Common / small spire snail Rissoa parva
Copepod spp.
Cushion star spp.
Cuvie / forest kelp Laminaria hyperborea
Dahlia anemone
Daisy anemone
Discoid fork weed
Dog whelk
Dolphin spp.
Dulse Palmaria palmata
Edible crab
Egg / knotted wrack Ascophyllum nodosum
European lobster
False Irish moss Mastocarpus stellatus
Fine-veined crinkle weed
Flat periwinkle Littorina obtusata
Flat top shell Gibbula umbilcalis
Gem anemone
Gnathia spp.
Greenleaf worm
Green seaweed Chlorophyta spp.
Grey seal
Grey top shell Gibbula cineraria
Hairy sand weed
Harbour porpoise
Hydroid spp.
Irish moss Chondrus crispus
Keel worm
Kelp spp.
Laver spp.
Leopard-spotted goby
Light bulb tunicate
Montagu’s blenny
Moon jellyfish
Orange sponge
Otter shell spp. Lutraria spp.
Oyster thief
Pepper dulse
Pheasant shell Tricolia pullus
Pink paint weed
Pod razor shell Ensis siliqua
Punctured ball weed / jelly buttons Leathesia difformis
Purse sponge
Queen scallop Aequipecten opercularis
Rayed trough shell Mactra stultorum
Red rags
Rock shrimp
Rough / black-lined periwinkle Littorina saxatilis
Saddle oyster Anomia ephippium
Sand binder
Sand eel
Sand hopper
Sea beech
Sea hare
Sea horsetail/ sea mare’s-tail
Sea lettuce
Sea mat spp.
Sea noodle
Sea oak
Sea scorpion Taurulus bubalis
Sea spider Achelia spp.
Serrated/toothed wrack
Shore crab
Shore rockling
Small oyster Heteranomia squamula
Small periwinkle Melarhaphe neritoides
Snakelocks anemone
Soft feather weed Plumaria plumosa
Spider crab
Spiny starfish
Spiral wrack
Springtails Anurida maritima
Springtails Collembola spp.
Squat lobster
Star ascidian Botryllus schlosseri
Strawberry anemone
Striped venus clam Chamelea gallina
Surf clam Spisula solida
Thick / toothed topshell Phorcus lineatus
Thick trough shell Spisula solida
Tompot blenny
Toothed crab Pirimela denticulata
Toothed topshell Phorcus lineatus
Velvet swimming crab
Volcano barnacle
Wireweed Sargassum muticum
Wrinkled rock borer Hiatella arctica
Acanthochitona crinita
Anomia ephippium
Bowerbankia spp.
Bugula turbinata
Ceramium deslongchampsii
Cerithiopsis tubercularis
Cladostephus spongiosus
Corallina officinalis
Cystoseira spp.
Desmarestia ligulata
Dictyota dichotoma
Dumontia contorta
Dynamene bidentata
Gracilaria spp.
Heterosiphonia plumosa
Lasaea adansoni
Lasaea rubra
Leucosolenia spp.
Modiolus spp.
Musculus subpictus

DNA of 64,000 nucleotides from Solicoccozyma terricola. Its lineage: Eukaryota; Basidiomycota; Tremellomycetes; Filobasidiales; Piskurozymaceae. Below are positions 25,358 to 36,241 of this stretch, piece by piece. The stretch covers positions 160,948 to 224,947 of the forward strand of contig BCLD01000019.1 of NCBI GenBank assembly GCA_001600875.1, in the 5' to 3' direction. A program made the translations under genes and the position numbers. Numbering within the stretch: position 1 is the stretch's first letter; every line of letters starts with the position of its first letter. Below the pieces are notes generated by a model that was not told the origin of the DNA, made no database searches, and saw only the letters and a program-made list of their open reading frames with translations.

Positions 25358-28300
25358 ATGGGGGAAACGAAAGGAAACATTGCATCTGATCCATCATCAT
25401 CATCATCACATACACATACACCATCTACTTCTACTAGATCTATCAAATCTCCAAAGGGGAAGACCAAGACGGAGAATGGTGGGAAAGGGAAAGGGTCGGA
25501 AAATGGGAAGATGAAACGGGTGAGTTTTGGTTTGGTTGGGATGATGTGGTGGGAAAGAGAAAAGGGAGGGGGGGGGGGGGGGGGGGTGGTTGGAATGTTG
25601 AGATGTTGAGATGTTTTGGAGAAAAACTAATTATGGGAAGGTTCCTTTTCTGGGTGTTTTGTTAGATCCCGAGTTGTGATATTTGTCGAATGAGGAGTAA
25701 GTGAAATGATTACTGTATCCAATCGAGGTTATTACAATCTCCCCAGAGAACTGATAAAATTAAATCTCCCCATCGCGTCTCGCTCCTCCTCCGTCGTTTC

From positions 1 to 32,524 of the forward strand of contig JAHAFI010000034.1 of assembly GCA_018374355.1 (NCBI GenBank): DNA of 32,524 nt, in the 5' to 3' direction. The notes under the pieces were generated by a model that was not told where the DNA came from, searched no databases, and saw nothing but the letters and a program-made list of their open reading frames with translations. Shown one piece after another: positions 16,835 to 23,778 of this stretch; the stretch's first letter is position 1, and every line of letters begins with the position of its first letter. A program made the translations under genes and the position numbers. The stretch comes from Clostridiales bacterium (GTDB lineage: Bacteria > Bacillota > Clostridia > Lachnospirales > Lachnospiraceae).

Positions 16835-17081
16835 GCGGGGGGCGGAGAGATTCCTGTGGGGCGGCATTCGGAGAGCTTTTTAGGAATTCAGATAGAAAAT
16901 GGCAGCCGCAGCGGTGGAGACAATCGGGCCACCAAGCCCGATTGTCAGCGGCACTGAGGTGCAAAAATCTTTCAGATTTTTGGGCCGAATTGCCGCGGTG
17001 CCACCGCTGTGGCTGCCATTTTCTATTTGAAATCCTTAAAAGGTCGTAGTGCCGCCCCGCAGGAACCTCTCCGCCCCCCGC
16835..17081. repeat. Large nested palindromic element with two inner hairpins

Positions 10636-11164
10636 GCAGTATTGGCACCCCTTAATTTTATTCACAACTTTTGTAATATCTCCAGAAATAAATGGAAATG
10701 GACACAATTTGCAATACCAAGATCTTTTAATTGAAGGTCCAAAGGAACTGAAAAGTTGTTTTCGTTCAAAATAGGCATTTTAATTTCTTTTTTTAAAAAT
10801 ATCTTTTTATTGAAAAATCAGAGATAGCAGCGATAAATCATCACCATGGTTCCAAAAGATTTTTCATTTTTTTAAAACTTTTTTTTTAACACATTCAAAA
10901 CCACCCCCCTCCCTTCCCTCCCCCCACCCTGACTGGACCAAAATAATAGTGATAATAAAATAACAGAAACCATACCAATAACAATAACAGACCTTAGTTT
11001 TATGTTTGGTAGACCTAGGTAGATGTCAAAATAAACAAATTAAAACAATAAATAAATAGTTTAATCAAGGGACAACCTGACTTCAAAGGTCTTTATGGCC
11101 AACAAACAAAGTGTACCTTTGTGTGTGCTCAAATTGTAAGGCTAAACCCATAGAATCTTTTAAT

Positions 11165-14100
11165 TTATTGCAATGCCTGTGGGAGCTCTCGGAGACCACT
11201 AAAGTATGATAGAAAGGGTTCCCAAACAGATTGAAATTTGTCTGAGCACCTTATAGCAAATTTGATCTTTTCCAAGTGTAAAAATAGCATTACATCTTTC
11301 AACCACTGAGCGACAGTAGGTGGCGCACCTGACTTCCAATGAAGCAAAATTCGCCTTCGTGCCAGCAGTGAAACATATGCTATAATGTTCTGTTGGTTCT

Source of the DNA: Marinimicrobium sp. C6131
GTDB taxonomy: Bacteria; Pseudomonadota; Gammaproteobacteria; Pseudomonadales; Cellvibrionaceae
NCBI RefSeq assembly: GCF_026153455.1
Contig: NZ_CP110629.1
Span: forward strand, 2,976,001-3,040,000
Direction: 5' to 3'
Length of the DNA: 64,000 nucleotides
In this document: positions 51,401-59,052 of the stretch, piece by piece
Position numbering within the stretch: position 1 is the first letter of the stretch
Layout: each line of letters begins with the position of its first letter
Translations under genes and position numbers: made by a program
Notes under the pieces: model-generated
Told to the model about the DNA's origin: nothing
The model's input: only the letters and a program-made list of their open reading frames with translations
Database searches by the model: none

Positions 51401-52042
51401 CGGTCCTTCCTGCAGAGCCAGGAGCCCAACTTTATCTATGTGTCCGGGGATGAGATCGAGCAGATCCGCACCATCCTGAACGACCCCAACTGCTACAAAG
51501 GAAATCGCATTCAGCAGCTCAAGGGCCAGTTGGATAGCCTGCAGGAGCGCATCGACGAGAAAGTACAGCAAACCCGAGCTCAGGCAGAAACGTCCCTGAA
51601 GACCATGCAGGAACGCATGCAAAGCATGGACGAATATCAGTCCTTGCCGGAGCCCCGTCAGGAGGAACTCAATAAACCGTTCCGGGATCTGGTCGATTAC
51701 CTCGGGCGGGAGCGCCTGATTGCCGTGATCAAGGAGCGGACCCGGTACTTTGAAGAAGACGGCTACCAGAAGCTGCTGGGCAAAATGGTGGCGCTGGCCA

Odostomia (Brachystomia)
Pedicellina cernua
Polycera quadrilineata
Polysiphonia spp.
Rissoella diaphana
Scruparia ambigua
Spirorbis spp.
Turbonilla acuta
Turbonilla lactea
Apple spp.
Atlantic ivy
Autumn squill
Bell heather
Black medick
Black mustard
Bluebell spp.
Bog pimpernel
Bracken spp.
Bramble spp. Pteridium spp.
Broad buckler-fern
Burnet rose
Common bent
Common bird’s-foot-trefoil
Common centaury
Common fleabane
Common hogweed
Common knapweed
Common mallow
Common mouse-ear
Common nettle
Common polypody
Common ragwort
Common restharrow
Common sorrel
Common vetch
Creeping buttercup
Creeping thistle
Crested dog’s-tail
Curled dock
Cut-leaved crane’s-bill
Dandelion spp.
English stonecrop
European gorse
False brome Brachypodium sylvaticum
False fox-sedge
False oat-grass
Field bindweed
Field madder
Field scabious
Germander speedwell
Goat willow
Greater plantain
Grey willow
Hairy tare
Hard rush
Hart’s-tongue fern
Hawkweed spp.
Heather Calluna vulgaris
Hedge bedstraw
Hedge woundwort
Hemlock water-dropwort
Hoary willowherb
Kidney vetch
Lady’s bedstraw
Lesser burdock
Lesser trefoil
Lob scrob Lobaria scrobiculata
Lords-and-ladies / cuckoo pint
Male fern
Maritime pine
Marsh thistle
Meadow foxtail
Meadow grass
Meadow vetchling
Mint spp.
Mouse-ear chickweed
Musk thistle
Overleaf pellia
Oxeye daisy
Pale flax
Polypodium spp.
Prickly sow-thistle
Red campion
Red clover
Ribwort plantain
Rough meadow-grass
Royal fern
Scaly male-fern
Scarlet pimpernel
Sea campion
Sea plantain
Shaggy strap lichen Ramalina farinacea
Sheep’s fescue
Slender mouse-tail moss
Smooth hawk’s-beard
Southern marsh orchid
Spear thistle
Spring squill
Sweet chestnut
Trailing St John’s-wort Hypericum humifusum
Trailing tormentil
Tufted vetch
Wall speedwell
Water figwort
Water parsnip
Western gorse
White clover
Wild carrot
Wild thyme
Wood dock
Wood sage
Yellow iris
Evernia prunastri
Flavoparmelia spp.
Graphis spp.
Lecanora spp.
Parmotrema perlatum
Parmotrema spp.
Ramalina farinacea
Ramalina fastigiata
Usnea subfloridana
Xanthoria spp.
Gall caused by mite Eriophyes spinosae

A ruby tailed wasp by Will Hawkes

A ruby tailed wasp by Will Hawkes

Adder by Chris White

Adder by Chris White

Apion pomonae by Will Hawkes

Apion pomonae by Will Hawkes


Photo by Marion Beaulieu

By Pete Maude

Photo by Pete Maude

Golden-ringed dragonfly by Nicola Blewett

Golden-ringed dragonfly by Nicola Blewett

Intertidal exploration by Rob Jutsum

Intertidal exploration by Rob Jutsum

One of the wildlife sessions by Nicola Blewett

Out and about seeking out the wildlife by Nicola Blewett

Pregnant common lizard by Chris White

Pregnant common lizard by Chris White

Red tailed bumblebee by Will Hawkes

Bumblebee mimic hoverfly Volucella bombylans by Will Hawkes

Ringlet by Nicola Blewett